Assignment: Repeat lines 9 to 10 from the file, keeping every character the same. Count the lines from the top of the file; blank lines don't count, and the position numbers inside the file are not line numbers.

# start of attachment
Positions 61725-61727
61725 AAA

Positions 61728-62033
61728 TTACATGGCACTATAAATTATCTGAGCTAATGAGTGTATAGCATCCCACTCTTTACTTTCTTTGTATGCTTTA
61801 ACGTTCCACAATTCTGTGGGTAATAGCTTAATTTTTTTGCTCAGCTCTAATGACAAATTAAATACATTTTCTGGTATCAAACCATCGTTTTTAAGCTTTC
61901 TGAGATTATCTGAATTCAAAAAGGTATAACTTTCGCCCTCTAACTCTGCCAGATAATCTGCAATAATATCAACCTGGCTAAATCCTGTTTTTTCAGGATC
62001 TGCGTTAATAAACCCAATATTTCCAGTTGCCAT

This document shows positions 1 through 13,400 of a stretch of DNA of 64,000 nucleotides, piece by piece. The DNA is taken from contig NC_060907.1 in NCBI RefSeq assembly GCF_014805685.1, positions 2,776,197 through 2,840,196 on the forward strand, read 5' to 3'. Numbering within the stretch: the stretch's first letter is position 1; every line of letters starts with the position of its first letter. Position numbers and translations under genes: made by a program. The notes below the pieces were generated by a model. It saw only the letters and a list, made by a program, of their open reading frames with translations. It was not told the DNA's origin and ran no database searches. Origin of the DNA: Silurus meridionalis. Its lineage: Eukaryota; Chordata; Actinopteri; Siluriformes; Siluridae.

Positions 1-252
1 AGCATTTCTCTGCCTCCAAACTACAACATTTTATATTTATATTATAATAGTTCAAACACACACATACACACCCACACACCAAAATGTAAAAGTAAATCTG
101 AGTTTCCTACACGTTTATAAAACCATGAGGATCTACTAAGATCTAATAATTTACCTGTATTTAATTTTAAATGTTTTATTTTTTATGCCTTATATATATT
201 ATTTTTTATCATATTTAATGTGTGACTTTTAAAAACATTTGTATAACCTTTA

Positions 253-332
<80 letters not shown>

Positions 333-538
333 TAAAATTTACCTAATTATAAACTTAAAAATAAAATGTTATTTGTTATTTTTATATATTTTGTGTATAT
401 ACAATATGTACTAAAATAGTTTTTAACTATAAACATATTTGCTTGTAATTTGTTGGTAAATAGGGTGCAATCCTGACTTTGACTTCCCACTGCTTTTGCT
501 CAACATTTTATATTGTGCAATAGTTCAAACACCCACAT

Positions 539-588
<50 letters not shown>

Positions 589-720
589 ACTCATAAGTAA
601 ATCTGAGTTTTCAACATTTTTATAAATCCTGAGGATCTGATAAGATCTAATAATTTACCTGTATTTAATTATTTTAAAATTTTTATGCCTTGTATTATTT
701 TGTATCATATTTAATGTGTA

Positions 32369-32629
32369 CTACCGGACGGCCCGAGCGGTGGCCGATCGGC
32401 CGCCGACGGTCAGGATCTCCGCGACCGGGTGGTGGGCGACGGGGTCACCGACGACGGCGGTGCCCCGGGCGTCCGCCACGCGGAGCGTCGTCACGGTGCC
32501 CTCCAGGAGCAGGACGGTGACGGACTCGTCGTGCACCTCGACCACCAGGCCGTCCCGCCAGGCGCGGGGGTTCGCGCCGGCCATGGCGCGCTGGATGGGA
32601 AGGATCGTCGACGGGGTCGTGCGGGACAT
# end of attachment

Positions 1-252
1 AGCATTTCTCTGCCTCCAAACTACAACATTTTATATTTATATTATAATAGTTCAAACACACACATACACACCCACACACCAAAATGTAAAAGTAAATCTG